But the film’s juxtaposition of mundane sights with a nearly omnipresent sound that has no visual marker doesn’t only present as a case of embodiment. The call of the wild is also—and simultaneously—barred entry, repressed, and spilling over. The world may be innervated by the wild, but other registers are at work, too. The mechanical sound of patterns being sewn contests the call with an alien order and the rocks speak in silent intervals.

Symbolism (if that’s what we might call it) always risks misinterpretation, oversimplification. The fact that the film’s human focus is on women, for example, doesn’t necessarily mean it seeks to essentialize women in their relationship to nature, but much more likely to present them as meronyms chosen for the surplus signification they afford. The human relationship to the wild shows itself to be especially complicated and rich when taking into account the transcultural association of women with nature, the perennial attempts to domesticate women (patriarchy as homemaker-maker), and the porosity of life in the female body. But what of the eldritch voice emanating from the rocks (or the holes in the rock formations)? Do they speak to distinguish the material wilderness from the immanent wild? To remind us that the wild resists reason just as reason tries to resist the wild? Mystery is a joke that doesn’t die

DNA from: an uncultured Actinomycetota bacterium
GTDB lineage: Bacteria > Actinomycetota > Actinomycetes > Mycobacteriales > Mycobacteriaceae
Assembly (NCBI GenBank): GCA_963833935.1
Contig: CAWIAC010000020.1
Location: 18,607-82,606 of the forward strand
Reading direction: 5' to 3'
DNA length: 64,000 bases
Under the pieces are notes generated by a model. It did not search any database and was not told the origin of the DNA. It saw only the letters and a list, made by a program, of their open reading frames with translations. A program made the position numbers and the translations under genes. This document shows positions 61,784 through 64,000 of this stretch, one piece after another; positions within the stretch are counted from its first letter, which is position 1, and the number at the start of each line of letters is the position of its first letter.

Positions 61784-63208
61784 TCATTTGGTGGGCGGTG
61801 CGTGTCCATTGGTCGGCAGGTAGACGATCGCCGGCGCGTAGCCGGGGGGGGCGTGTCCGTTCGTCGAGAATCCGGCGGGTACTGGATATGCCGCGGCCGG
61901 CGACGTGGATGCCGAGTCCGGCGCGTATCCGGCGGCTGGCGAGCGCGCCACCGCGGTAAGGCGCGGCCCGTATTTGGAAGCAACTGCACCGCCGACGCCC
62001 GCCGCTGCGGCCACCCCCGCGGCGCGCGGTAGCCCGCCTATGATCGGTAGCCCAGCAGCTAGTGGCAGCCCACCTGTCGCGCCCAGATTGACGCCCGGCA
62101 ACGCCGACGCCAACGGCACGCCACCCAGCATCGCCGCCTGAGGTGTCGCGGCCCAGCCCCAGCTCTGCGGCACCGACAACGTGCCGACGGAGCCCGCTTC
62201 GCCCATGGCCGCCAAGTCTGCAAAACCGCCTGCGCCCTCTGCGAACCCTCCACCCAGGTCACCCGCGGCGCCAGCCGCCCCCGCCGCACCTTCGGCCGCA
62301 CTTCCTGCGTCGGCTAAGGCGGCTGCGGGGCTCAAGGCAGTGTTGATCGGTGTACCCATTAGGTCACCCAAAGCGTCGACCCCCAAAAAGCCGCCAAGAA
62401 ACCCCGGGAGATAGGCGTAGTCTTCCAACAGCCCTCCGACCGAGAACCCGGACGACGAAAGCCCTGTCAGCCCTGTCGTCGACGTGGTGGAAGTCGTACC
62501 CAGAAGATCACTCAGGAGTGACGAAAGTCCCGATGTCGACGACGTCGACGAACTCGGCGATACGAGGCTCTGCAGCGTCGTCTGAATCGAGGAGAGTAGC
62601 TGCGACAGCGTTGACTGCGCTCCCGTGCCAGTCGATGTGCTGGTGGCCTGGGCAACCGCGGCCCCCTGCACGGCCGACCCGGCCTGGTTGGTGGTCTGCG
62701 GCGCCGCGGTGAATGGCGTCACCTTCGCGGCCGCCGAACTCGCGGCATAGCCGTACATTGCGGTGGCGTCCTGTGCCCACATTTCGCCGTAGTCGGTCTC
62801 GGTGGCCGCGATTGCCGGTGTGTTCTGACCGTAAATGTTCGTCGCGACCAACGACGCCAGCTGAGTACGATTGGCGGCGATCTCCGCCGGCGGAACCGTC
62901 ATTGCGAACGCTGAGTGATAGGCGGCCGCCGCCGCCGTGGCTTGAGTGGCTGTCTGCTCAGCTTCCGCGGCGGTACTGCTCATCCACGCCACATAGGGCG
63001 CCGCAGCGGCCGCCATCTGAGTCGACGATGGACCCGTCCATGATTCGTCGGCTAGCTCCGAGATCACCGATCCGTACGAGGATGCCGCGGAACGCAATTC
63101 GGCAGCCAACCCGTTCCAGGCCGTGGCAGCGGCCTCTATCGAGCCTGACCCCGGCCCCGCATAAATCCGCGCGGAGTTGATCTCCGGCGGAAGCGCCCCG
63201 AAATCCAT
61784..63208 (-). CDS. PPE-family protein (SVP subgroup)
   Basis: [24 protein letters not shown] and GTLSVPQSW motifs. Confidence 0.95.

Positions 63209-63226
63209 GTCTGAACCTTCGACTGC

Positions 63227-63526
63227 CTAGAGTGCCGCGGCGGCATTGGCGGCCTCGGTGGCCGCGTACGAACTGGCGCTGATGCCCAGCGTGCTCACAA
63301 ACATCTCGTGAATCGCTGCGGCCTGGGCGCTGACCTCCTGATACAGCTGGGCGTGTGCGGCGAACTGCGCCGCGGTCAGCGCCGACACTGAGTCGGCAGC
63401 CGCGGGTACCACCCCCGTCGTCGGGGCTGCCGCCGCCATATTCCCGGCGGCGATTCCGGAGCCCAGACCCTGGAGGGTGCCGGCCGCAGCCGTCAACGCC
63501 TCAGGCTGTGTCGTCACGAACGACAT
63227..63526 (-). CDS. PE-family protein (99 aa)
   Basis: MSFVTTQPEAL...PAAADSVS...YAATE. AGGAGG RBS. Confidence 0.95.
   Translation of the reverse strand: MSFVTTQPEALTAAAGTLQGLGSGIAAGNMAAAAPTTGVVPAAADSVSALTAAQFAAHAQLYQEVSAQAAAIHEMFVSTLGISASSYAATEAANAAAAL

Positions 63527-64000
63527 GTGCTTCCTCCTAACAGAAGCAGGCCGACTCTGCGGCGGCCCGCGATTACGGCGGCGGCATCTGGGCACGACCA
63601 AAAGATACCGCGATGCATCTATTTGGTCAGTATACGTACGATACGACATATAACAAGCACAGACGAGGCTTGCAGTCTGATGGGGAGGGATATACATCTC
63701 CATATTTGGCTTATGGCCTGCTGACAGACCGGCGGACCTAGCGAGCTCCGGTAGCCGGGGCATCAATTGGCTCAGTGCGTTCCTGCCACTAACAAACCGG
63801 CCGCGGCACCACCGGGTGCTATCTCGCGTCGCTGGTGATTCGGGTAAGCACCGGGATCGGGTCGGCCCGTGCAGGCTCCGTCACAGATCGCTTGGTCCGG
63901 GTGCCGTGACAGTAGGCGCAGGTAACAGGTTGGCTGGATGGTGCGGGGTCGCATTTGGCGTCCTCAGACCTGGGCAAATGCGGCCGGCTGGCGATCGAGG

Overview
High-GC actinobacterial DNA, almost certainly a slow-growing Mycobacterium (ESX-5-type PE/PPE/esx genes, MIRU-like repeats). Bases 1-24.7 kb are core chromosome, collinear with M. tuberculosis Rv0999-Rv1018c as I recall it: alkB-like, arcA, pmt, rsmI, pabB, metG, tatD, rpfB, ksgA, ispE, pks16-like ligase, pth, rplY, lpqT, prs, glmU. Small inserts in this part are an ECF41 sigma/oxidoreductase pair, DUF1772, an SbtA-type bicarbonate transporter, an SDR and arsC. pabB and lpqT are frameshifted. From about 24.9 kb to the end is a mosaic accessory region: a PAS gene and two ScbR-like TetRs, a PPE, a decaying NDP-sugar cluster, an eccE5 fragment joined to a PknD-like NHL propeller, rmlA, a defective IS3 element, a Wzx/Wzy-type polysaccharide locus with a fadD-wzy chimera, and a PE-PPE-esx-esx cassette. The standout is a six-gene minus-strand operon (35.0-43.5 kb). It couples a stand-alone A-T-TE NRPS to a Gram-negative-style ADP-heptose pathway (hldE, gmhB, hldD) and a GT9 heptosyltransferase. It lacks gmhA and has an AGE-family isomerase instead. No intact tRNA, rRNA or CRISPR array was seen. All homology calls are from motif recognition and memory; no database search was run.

It just edges you
I guess you had to be here
And when again
Anything can be
The punchline the
End in itself isn’t
Our giddy knowledge
But a churchyard for
Reseeding wild pansies

Jacob Bromberg is a multi-media poet and translator. His work has appeared in/been exhibited at The Paris Review, The Brooklyn Rail, The Believer, Le Monde, The Palais de Tokyo, the Fiorucci Art Trust’s Volcano Extravaganza, and Yvon Lambert Bookshop among other venues. He was The Brooklyn Rail’s inaugural Poet-in-Transit, and his collaboration with Camille Henrot, Grosse Fatigue, won the Silver Lion at the 2013 Venice Biennale. Their other collaborations have since been presented widely around the world.

For more information, contact program@e-flux.com.

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Monster Chetwynd’s practice intertwines performance, sculpture, painting, installation, and video. Her work incorporates elements of folk plays, street spectacles, popular culture and Surrealist cinema. Her performances and videos often employ troupes of performers—friends and relatives of the artist—and feature handmade costumes and props. She has performed and exhibited internationally, and was shortlisted for the Turner Prize in 2012. Solo exhibitions and performances include Villa Arson, Nice (2019); Eastside Projects (2019); Winter Commission, Tate Britain, London (2018-2019); NOW at the Scottish National Gallery of Modern Art, National Galleries of Scotland, Edinburgh (2018-2019); Foundation Sandretto Re Rebaudengo, Torino, Italy (2018); CCA Glasgow (2016); Bergen Assembly, Bergen Kunsthall, Norway (2016); Bonner Kunstverein, Bonn, Germany (2016); Arts Council Collection Commission (2016); Nottingham Contemporary (2014); Studio Voltaire, London (2014); Massimo de Carlo, Milan, Italy (2014); and the New Museum, New York (2011-12).